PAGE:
Garrett Bullock and Tommy Armstrong began their time at Ursinus living together in Stauffer hall. Now as they finish up their undergrad careers, they will embark on another journey as they both receive grants for the Thomas J. Watson Fellowship.
According to the Ursinus website, “Ursinus College is one of 41 partner institutions that can nominate students for the one-year grant, which fosters international research and exploration among its participants. The 52nd class of Watson Fellows includes 47 students from 20 states and eight countries.”
In order to have a chance at the Fellowship, applicants had to submit a personal statement and a project statement. The personal statement was the applicant’s chance to explain who they are and why the project they chose is important to them. The project statement includes where the applicant wants to go and what they will be doing there. This must tie into their personal statement.
After the pool of applicants is narrowed down to just 4 people, those individuals participate in an in-person interview with members of the Watson committee.
Bullock says that his interview for the fellowship was in November, and he heard back about the results in March, so it was a long, anticipation-filled process. He explains that the day they were supposed to find out, he was in and out of sleep all night because he knew he was getting the email that day. The first thing he sees on his phone is a text message from Tommy that said, “WOOOOOOO!” He then saw the email from Meredith Goldsmith congratulating both him and Armstrong on their acceptance for the fellowship. He says he felt relief and happiness.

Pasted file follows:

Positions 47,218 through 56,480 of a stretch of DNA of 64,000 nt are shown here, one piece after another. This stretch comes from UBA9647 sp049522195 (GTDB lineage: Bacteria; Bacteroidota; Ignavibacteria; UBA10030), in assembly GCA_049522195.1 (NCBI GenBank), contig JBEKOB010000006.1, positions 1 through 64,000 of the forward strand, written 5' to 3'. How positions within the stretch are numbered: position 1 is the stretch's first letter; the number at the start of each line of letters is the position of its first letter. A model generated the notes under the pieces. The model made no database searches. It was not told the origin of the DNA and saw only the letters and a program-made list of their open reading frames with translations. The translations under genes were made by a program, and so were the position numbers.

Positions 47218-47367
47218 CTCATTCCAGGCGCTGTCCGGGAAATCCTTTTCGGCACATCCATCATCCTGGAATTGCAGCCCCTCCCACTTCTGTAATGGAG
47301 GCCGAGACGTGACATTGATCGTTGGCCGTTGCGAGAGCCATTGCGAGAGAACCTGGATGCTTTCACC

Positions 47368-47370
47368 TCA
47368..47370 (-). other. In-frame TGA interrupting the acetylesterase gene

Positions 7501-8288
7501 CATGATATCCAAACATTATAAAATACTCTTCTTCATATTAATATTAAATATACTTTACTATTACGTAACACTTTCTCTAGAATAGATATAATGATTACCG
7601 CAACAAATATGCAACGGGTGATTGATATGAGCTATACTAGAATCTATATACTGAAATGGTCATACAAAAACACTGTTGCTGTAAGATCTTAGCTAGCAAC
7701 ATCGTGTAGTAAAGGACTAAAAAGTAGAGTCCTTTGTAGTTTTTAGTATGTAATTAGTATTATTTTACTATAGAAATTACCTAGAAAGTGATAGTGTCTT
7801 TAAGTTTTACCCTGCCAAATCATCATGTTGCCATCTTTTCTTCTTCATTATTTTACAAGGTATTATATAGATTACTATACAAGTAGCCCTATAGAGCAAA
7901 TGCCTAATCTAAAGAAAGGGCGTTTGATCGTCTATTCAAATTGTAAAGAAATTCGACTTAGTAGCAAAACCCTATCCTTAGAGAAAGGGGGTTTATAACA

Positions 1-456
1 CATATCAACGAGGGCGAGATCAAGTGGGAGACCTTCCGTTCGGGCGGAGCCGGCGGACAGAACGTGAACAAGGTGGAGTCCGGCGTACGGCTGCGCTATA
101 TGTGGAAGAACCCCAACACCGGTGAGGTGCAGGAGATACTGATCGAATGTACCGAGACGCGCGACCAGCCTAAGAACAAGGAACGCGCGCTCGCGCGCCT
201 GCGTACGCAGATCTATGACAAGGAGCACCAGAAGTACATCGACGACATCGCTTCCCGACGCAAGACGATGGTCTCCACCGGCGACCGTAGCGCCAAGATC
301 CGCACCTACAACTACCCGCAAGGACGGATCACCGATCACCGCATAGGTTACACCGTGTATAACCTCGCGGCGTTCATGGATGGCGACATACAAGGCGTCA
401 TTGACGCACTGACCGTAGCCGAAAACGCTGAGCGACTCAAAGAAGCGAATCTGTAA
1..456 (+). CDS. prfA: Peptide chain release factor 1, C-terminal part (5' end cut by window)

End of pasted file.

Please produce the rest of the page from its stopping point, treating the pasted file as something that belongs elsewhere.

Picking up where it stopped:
Bullock will be traveling to Japan, Peru, Togo (in West Africa), and India. His project is to study the different drumming cultures in these countries by observing and participating in those drumming cultures. His boss at home helped Bullock make connections with people in the drumming world in Japan.
Armstrong will be studying, “the intersection between comedy and hardship and see where the comedic impulse comes from around the world and how it’s affected by cultural norms and events.” He will travel to Amsterdam, Barcelona, Vienna, Tokyo, Melbourne, and Cape Town in order to complete this research.
Armstrong states that he wants to, “examine comedy as a coping mechanism for depression and [see] if that is a global trend… [by] shadowing improv troupes and comedy groups around the world.”
Armstrong explains that he will do this by, “interviewing comedians and creating my own satirical travel vlog with a character I like to do, Gary. After a falling out with his mother Gary will travel around the world, where terrible things befall him as he puts on a happy healthy front.”
Both Bullock and Armstrong are looking forward to their adventures. However, they will now have to wait until things with COVID-19 clear up. Normally, fellowship winners would leave before August 1 for their research. However, there has been a 2-year deferral, so if Bullock or Armstrong cannot leave by August 1, they have 2 years to defer the grant money to travel.